Top critical review
26 people found this helpful
factual reportage pleasantly written.
on 11 March 2008
This book will provide the reader with an insight into the minutae of how the Labour Party was run over the last 50 years, but from an interesting viewpoint. You see although the party was ostensibly socialist, for Benn and his fellow travellers, it was not quite socialist enough. To be truly socialist, the Labour Party was to transform British life to make it indistinguishable from, say, East Germany or Roumania. By this I do not mean that it had to be dominated by the Soviet Union or have a repressive state security apparatus (although those seem to be have been a prerequisite for being a socialist country in Europe in the period in question), but the way the country conducted itself in social, economic and political affairs, with committees and voting on everything, however trivial and every aspect of life requiring accountability or politicisation.
This diary documents Benn's move leftwards over the years, including his discovery that in his opinion Marx was correct, though being a Marxist did not seem to disqualify one from being in the Labour party.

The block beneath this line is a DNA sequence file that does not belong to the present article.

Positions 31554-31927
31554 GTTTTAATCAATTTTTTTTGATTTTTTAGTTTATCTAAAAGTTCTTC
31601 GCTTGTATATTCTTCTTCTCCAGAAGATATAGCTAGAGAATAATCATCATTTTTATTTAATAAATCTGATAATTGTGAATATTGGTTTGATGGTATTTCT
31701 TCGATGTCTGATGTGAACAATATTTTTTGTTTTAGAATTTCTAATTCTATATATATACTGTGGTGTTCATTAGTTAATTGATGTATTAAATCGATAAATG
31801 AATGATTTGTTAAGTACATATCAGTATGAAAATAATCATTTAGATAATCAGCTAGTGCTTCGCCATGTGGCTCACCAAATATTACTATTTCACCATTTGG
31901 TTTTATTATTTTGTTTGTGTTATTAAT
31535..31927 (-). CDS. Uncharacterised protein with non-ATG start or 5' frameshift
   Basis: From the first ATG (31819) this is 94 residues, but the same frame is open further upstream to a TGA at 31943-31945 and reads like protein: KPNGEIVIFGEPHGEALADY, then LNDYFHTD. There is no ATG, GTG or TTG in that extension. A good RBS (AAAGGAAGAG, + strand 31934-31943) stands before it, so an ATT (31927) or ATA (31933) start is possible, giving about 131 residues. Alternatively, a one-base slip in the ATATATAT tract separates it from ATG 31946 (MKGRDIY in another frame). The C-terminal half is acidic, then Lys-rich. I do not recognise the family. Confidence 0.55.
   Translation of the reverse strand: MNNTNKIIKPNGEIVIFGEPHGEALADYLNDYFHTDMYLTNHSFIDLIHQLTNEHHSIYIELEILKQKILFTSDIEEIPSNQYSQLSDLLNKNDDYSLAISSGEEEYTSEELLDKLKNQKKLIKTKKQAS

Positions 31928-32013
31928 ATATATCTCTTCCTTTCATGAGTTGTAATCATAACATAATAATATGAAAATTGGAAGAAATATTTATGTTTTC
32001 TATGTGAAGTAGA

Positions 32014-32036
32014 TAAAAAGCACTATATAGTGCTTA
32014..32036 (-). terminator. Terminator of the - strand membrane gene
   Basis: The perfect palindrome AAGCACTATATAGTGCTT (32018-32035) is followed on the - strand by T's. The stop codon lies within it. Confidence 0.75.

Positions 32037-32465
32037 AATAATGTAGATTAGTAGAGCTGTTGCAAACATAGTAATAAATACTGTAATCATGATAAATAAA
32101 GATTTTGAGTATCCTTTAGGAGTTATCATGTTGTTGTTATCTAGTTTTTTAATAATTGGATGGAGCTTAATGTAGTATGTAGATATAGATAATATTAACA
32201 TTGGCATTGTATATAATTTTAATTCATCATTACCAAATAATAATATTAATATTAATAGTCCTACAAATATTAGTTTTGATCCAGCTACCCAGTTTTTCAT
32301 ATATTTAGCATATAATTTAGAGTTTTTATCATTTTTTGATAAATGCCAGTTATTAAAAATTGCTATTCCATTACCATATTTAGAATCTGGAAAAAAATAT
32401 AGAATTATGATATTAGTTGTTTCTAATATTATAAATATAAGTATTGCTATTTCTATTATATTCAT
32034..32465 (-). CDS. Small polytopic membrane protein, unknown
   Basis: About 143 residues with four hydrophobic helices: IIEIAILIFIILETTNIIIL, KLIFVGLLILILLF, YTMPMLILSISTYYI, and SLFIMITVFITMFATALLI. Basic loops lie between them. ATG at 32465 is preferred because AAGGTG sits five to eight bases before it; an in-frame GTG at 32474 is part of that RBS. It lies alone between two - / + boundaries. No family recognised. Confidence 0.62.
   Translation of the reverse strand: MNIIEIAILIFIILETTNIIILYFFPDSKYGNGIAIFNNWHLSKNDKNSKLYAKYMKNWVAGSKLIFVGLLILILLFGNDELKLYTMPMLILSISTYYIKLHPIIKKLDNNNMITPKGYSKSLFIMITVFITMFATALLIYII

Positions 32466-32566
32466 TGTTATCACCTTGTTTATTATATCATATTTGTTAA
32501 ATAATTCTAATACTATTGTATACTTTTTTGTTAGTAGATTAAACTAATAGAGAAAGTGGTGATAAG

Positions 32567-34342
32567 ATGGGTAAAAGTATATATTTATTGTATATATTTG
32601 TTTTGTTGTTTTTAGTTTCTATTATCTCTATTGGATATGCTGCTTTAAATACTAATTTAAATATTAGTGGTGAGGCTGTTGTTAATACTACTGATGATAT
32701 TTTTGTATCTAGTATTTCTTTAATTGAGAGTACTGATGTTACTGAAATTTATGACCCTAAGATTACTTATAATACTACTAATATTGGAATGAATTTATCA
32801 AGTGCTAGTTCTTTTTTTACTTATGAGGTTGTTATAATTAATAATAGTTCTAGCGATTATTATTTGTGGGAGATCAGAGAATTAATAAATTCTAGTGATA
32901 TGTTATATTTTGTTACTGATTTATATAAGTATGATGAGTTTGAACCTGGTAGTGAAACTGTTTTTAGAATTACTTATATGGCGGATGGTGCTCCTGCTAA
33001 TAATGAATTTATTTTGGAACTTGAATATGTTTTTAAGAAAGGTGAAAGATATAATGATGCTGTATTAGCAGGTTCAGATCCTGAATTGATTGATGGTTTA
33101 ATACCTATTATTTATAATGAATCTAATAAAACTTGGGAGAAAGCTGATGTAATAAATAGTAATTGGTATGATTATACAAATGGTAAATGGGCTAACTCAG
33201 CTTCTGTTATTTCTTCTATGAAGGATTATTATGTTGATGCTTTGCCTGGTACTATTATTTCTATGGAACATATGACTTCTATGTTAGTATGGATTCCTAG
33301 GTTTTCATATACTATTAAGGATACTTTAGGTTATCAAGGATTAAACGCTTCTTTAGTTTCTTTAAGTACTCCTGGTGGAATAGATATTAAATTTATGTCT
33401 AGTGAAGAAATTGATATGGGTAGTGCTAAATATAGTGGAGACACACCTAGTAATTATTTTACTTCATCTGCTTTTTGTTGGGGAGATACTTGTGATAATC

It is a quite dry read. Benn is a pleasant enough person, it's just that his dream of a Socialist Britain is unpalatable. He achieved his aim of making the party truly socialist by the time of the 1983 election, which resulted in it being absolutely trounced by Margaret Thatcher at a time when inflation was high, as was unemployment and there had been serious rioting as well as resurgence in the anti-nuclear movement. The scale of the defeat was so huge that Labour did not get back in office for another 14 years and only after it had turned itself into a 'Conservative-lite' party with only a pink tinge of the full socialist beast it had been in the 1980s.
Benn is an obsessive diarist (presumably to ensure that he is never misquoted) and we see Political life on the left in great detail. He is also discreet. For all his iconoclastic zeal he does not take the opportunity to 'do a Samson' and reveal any state, political or personal secrets. So this is a sanitised behind the scenes look.
Having read this and also Alan Clarke's diaries I do prefer the latter. Clarke provides us with so much inner personal detail which is lacking here. For some reason the flesh and blood person is missing in this work. Benn does not have anxieties and worries on the same level as Clarke, who even provides us with insights into his bodily movements. But then no two people are the same. Benn lives eats and breathes politics. Clarke has additional interests.
The diary has been dictated on tape and transcribed so it's an easy flowing read. But it's not unputdownable so only three stars.